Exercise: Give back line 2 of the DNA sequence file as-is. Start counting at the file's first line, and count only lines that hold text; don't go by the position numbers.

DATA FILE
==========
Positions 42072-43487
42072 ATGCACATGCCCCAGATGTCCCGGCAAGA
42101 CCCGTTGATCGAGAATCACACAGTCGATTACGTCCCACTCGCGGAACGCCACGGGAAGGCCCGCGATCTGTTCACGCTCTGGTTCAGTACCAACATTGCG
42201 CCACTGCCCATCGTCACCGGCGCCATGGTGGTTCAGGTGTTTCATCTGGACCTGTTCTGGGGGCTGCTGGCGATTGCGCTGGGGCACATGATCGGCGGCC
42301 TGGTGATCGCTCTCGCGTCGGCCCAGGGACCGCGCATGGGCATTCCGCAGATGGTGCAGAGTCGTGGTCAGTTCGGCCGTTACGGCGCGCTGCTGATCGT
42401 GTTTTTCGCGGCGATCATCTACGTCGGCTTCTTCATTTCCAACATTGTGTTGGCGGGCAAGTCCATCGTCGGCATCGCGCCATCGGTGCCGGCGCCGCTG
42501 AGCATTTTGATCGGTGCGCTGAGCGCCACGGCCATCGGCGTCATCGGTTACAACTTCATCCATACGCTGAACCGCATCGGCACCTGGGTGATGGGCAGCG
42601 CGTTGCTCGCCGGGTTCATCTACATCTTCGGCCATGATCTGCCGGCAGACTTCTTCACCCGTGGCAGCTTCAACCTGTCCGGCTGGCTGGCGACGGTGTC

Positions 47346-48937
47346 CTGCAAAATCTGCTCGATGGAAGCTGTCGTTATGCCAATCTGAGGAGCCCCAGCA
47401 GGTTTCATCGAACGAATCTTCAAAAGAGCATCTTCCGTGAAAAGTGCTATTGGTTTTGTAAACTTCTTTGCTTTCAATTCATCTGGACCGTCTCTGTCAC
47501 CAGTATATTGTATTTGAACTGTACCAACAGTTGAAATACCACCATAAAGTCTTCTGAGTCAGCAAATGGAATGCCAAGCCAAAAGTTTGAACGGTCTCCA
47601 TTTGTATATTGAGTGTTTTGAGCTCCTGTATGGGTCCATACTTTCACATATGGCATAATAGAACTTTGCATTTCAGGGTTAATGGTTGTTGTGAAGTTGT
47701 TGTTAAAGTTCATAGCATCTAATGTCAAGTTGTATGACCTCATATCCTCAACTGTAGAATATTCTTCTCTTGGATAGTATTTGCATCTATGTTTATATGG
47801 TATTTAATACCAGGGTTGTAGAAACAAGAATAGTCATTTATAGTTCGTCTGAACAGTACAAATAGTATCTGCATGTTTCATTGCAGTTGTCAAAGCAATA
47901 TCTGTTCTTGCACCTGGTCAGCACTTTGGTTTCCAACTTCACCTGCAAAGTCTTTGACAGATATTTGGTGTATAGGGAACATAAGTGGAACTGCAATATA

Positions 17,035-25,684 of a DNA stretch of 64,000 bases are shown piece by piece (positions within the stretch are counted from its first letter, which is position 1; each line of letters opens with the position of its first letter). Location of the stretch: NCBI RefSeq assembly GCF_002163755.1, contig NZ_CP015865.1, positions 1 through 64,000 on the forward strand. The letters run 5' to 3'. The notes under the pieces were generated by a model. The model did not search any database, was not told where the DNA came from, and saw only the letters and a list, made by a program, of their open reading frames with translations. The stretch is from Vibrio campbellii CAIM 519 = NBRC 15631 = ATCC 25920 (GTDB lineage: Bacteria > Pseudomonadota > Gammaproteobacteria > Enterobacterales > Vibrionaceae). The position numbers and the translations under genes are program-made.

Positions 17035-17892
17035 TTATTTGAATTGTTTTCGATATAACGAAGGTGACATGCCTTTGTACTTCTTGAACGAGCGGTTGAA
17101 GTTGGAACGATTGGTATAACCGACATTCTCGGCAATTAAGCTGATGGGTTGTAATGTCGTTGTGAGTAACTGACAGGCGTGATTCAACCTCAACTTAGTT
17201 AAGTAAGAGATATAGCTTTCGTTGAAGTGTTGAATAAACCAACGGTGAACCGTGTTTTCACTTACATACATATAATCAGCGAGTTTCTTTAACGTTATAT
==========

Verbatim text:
42072 ATGCACATGCCCCAGATGTCCCGGCAAGA